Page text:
Sunday, September 30, 2007

Designing a Home in Chacala's Climate

These photos are just shots of doors, not related to this post
I supposed it's obvious that I am a very opinionated person on some topics about Chacala. Examples being: screaming jetskis filling the air with fumes and the water with petroleum residues. Drunk teens and adults driving motos. Children driving motos and jetskis. Draining a motor home's toilet's (black water) into a hole in the sand under a motor home on Chacala's lovely beach. Or glass bottles being left on the beach. Or dogs that that bark at strangers during the day. And dogs the require leashes because their owners haven't trained them to voice commands. And dogs who jump on children on the beach. Speeding trucks driving thru Chacala.I also have a strong opinion about building anything in Chacala without attention to climatic conditions, water drainage, and natural features in the landscape. Environmental concerns. I am ignoring, for the moment, issues like ugly buildings, and buildings built with no concern for their impact on the neighborhood. Or buildings with no space reserved for parking. Or poorly designed buildings with structural problems, that were built without the oversight of an competent, experienced architect/engineer. Or buildings that push the limits of regulations about height and access. And so on.I think in the past, when local people in Chacala first started building with concrete, bricks, and blocks, people didn't know much about cross-ventilation, natural light, and shading. My guess is that they mainly wanted watertight roofs and some security. But times have changed.

Maybe it's time to try to build structures appropriate to the environment and the climate. And with some energy efficiency. This obliviousness to climatic and other environmental issues seems to be continuing in Chacala. Right now I see places being built in Chacala with no apparent awareness of the importance of climate in designing any building. In my opinion, a home is just more comfortable and affordable to live in if it is designed with an awareness of how the sun, shade, and breezes hit the house through-out the year.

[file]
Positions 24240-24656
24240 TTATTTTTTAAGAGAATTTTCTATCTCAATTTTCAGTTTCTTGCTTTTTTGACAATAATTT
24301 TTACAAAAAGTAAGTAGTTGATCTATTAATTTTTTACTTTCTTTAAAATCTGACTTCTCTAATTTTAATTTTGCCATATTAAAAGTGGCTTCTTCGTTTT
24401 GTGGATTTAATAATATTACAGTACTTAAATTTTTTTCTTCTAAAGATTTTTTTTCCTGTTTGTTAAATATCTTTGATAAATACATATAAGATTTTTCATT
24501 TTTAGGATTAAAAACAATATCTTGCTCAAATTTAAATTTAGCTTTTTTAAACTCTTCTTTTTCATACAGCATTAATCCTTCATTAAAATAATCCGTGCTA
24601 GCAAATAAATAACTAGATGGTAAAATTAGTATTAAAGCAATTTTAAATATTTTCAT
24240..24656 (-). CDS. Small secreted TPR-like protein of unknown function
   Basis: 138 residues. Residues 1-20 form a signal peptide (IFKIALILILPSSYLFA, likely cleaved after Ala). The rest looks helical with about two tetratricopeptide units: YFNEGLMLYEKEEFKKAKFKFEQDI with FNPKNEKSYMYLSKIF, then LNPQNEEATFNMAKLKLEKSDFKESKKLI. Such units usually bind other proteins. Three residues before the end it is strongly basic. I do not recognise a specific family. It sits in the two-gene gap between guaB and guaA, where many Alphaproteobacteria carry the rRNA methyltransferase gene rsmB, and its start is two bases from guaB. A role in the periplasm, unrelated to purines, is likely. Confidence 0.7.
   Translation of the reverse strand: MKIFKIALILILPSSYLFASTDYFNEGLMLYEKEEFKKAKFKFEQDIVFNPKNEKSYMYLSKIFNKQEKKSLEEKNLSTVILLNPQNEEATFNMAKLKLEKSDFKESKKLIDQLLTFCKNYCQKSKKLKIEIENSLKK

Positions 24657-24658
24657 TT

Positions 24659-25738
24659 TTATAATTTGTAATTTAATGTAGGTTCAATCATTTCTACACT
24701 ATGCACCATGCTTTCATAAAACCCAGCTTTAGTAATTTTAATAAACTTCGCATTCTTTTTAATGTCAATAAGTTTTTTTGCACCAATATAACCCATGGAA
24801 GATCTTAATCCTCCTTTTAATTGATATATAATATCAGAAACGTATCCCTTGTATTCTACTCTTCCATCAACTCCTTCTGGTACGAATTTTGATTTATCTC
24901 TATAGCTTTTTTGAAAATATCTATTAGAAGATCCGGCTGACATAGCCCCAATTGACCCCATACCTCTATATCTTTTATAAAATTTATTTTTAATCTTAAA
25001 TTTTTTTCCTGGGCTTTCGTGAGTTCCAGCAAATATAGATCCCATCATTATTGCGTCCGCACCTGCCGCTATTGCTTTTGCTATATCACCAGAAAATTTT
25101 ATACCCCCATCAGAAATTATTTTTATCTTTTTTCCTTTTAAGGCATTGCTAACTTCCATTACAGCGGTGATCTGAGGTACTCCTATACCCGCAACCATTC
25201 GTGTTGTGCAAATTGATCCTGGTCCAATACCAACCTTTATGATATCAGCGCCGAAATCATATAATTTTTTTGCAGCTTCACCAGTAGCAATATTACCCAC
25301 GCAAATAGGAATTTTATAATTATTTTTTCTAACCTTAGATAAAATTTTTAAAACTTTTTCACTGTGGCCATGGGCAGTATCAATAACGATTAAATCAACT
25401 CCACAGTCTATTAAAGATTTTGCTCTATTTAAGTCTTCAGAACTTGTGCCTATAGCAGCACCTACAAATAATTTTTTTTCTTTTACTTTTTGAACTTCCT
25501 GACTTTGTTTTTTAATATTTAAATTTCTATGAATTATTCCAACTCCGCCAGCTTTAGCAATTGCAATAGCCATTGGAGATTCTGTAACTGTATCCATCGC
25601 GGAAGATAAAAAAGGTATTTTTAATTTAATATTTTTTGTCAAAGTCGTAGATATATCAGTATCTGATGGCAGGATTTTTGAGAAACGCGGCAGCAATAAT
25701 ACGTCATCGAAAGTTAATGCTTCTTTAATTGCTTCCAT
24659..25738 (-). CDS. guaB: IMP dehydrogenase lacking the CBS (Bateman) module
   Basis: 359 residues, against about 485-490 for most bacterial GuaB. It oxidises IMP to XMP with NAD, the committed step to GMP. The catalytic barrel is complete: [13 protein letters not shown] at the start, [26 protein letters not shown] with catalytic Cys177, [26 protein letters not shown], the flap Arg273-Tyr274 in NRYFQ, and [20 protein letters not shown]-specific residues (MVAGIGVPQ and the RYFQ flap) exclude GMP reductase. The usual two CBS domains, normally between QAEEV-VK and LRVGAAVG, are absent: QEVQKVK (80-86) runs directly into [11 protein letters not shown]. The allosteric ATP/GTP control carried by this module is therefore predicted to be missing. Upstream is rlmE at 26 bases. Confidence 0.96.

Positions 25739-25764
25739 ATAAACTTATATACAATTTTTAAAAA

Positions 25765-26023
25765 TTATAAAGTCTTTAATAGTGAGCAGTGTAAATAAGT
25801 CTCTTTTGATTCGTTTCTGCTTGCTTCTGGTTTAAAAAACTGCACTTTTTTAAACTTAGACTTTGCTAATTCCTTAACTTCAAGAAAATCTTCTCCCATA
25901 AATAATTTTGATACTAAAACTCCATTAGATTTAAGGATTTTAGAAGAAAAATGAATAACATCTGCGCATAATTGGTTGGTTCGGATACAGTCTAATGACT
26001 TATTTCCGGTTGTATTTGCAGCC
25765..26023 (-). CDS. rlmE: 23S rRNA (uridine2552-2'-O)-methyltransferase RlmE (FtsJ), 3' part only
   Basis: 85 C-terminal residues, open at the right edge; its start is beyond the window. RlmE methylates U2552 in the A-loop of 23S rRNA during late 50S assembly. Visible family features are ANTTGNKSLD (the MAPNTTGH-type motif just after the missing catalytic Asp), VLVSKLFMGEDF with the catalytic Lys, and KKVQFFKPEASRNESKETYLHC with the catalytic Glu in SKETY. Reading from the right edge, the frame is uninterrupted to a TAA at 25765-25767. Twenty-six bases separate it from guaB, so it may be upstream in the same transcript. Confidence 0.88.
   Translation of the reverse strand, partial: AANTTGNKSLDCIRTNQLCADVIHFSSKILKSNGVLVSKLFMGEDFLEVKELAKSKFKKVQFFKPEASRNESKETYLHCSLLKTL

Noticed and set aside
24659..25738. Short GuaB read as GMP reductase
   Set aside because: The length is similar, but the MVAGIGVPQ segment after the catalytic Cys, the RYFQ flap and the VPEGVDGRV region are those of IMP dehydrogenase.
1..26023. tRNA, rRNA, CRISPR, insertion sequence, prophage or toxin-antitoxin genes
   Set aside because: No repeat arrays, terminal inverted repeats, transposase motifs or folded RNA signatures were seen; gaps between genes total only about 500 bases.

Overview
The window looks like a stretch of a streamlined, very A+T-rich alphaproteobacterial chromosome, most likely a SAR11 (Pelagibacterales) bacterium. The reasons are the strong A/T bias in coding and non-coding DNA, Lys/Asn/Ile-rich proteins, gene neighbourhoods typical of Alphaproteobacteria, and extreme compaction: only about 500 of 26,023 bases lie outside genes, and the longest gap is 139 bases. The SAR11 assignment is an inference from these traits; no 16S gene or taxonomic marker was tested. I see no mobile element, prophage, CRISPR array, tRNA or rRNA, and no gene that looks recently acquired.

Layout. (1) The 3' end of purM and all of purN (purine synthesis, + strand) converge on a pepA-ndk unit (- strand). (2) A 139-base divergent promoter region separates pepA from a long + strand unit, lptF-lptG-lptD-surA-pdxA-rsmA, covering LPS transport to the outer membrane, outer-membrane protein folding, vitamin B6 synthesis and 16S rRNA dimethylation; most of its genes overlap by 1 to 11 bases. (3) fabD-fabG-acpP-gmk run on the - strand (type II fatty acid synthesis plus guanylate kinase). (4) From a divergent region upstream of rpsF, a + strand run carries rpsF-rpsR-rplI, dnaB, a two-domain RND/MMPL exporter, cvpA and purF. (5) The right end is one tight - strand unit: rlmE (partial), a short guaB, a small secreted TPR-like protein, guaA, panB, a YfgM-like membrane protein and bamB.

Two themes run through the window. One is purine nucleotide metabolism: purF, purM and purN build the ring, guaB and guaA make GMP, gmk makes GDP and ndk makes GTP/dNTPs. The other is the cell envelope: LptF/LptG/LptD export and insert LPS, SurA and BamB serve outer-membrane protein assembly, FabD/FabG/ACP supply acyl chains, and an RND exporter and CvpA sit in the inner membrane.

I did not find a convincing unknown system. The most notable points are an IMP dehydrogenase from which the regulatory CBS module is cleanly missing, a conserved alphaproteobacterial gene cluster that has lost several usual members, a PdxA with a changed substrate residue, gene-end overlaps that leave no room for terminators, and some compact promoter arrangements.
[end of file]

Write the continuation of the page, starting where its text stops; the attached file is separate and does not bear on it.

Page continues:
There are question to consider when designing the building. Is attention being is paid to the prevailing winds, and to where the rain come from? Are there underground springs above, on or under your lot? Where does the watershed drain in relation to your lot? What will happen to rainwater if all the vegetation is removed from the hillside?
It seems to me that a designer has to balance keeping the sun and rain out of the house, and letting the natural light and breezes in. Cross ventilation is a necessary in a town with high air temperature and humidity for half the year.

Houses need to be oriented in relation to the sun, not just the lot-line and the road. With an awareness of how and where the sun will enter the house during different seasons. And where the shade will be, and during what seasons. And where the water will flow from the roof during a heavy rain. And where the rain will be able to enter the house. Where rainwater that collects around the building will drain off to. The designer could be aware of the prevailing winds and breezes, in order to cool the house naturally and provide protection from wind-driven rainstorms.

Chacala's high humidity requires good natural ventilation. Bathrooms must have adequate natural ventilation. Not just the 8"X 8" screened hole in the upper wall. Bathrooms need natural light in addition to adequate ventilation. Nothing like going into a moldy, damp, smelly bathroom for a shower. Storage for clothing and linen also need to be well ventilated with fresh air, and light. And to have protection from rain and sunlight. Clothes hanging in closets or folded in drawers during the summer get mildewy very quickly. And folded clothes and linens make nice snug dark, dry, and warm homes for scorpions. Any place that you can't see under or around is a potential home of creepy-crawlies.

Outside covered patios are important for comfortable living in this tropical climate. Attention should be paid in order to make sure the patios are shaded year round. There are a number of new houses around Chacala with patios that can't be used because they were built without attention to sun/shade issues. Windows have been placed on east, south, and west walls with no shade from the sun. Or protection from the rain. There are homes with where windows must be closed during rainstorms. Result? No cooling breezes. And when the power goes out (regularly during rainstorms) you have no breeze, no fan, and no air. Some of the new buildings around town have exterior doors with no protection from the rain. And patios that are too small for even a little plastic chair and too hot to sit on.

Once in awhile I ask someone who is building a house (developer, builder, or owner) some questions about things like cross-ventilation in their home. And often they say gaily, "That' s no problem, this house will have air conditioning!!!!

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